Election 2008: Racism Still Exists

This morning, two of my coworkers asked me who I voted for in last night’s primary. Upon hearing that my support went to Barack Obama, they responded with absolute horror. No, not just incredulity. Horror. Shock. Disgust. I’m serious.

“What do you think is going to happen to America if that guy...you know he’s black...you kids don’t know...you don’t know what it was like...when that black guy was Mayor of New York - Dinkins - do you think that was good...I’m telling you right now, white people are going to have a hard time...I would never vote for him...” and on and on.

Effectively what they were saying was that electing Barack Obama as President would turn the United States of America into the United States of African-America, a place where blacks hold uncompromising power over whites and other minorities.

To which I say, quite frankly, “What the fuck?!”

These women - one is from Russia and the other from Peru - both U.S. Citizens now (interesting, perhaps, though I’m sure that has less than nothing to do with their feelings) - just shook my faith in the American electorate. Not because they want someone other than Obama to win (one of them didn’t even vote, and hundreds of thousands of other people want someone else, too), but their (lack of) reasoning for it. I mean, I’m not asking other people to carefully consider the policies and qualifications of the candidates. I guess all I’m looking for is a shred of rationality - even merely a little excitement about one candidate in particular - a sense that the motivation is rooted in something other than being strongly against (and especially for racist, sexist, or related reasons) the others.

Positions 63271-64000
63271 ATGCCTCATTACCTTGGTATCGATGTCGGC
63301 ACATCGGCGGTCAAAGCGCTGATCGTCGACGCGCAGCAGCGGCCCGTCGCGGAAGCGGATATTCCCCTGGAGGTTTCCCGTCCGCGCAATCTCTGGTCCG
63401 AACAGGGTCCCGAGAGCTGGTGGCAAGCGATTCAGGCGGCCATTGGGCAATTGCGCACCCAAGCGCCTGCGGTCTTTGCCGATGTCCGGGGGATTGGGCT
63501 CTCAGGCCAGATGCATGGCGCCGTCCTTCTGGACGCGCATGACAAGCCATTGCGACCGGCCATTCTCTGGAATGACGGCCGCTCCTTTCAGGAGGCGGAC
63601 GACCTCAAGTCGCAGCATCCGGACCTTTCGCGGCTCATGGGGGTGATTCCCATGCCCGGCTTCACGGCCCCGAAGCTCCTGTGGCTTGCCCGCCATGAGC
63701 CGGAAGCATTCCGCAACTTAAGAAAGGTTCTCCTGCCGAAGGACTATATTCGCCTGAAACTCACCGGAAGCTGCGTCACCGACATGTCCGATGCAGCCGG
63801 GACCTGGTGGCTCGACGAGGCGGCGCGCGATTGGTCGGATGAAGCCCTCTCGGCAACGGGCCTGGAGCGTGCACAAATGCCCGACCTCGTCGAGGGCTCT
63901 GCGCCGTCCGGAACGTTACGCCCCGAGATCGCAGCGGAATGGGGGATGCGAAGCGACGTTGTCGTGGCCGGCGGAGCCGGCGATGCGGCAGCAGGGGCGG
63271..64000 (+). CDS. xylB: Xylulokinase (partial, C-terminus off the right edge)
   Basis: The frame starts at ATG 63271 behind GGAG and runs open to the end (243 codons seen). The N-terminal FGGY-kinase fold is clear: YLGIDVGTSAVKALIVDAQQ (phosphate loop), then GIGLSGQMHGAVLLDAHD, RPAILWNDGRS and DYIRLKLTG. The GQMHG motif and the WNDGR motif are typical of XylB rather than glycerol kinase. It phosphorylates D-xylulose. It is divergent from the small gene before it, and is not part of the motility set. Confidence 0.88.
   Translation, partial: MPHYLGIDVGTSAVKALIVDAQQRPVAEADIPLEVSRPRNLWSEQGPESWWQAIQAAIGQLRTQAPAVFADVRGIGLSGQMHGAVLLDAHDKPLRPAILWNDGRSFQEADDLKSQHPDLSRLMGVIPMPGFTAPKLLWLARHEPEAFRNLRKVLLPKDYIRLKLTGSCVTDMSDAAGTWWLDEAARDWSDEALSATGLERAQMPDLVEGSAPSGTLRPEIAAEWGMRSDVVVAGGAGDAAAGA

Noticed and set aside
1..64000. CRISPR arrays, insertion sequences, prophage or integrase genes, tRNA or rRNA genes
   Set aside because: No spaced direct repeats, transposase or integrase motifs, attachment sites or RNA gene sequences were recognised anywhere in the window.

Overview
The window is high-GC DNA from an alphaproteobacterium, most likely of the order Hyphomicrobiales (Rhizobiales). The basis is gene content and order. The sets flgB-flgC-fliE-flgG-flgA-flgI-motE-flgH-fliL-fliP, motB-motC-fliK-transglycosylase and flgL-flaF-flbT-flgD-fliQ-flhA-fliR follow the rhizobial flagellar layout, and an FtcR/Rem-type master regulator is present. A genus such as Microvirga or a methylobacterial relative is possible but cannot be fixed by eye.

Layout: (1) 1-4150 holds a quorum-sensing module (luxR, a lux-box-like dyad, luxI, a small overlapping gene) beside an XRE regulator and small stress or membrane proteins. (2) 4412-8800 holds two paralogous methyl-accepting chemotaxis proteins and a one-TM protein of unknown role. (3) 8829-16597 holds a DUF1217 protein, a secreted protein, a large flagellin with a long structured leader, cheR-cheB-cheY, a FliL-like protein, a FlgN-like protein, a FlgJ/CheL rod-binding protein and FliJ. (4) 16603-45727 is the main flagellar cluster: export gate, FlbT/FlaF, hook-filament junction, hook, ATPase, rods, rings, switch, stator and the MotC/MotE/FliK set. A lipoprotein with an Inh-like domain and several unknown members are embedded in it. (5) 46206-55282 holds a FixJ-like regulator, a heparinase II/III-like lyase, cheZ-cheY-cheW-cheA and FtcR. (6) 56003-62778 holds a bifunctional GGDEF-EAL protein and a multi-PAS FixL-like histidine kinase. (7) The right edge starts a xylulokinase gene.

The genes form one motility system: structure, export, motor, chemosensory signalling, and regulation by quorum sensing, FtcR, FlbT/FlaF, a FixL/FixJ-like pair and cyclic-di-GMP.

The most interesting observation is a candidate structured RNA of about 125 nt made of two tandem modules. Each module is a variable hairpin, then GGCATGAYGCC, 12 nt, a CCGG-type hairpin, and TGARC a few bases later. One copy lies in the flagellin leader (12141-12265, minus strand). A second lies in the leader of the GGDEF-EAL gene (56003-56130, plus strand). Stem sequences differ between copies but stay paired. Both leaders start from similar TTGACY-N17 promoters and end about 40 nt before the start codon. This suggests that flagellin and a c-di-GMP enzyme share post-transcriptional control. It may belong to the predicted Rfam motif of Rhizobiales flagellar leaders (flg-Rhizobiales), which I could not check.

I tried to argue that just because they didn’t like New York City under Mayor Dinkins (and here my other coworker piped up to say that he liked Dinkins), that didn’t mean that America under Obama would be remotely similar. The assertion that not all black people are exactly the same, just as not all white people are exactly the same (duh) fell on deaf ears.

One of these women actually indicated that if Hillary Clinton did not win the Democratic race, she would, without a doubt, vote for “that other guy” - a politician on the “other side” whose name she didn’t even know.

I have never - never, not once, ever, in my entire life - personally experienced the expression of sentiments like those to which I was a witness this morning. Never.

How naive of me to think that we had somehow moved past this kind of hateful, hurtful stuff. The way they said to me, “You want a black man to be President?” with such disregard for the possibility that I might have black relatives or close friends - just an assumption that I was somehow betraying my “race” - really hurt. And it was really disappointing. I really hurt for them, too.

One thing I agreed with: “You kids don’t know what it’s like.”

Nothing could be more true.

And, given the taste I got this morning, nothing could be more welcome.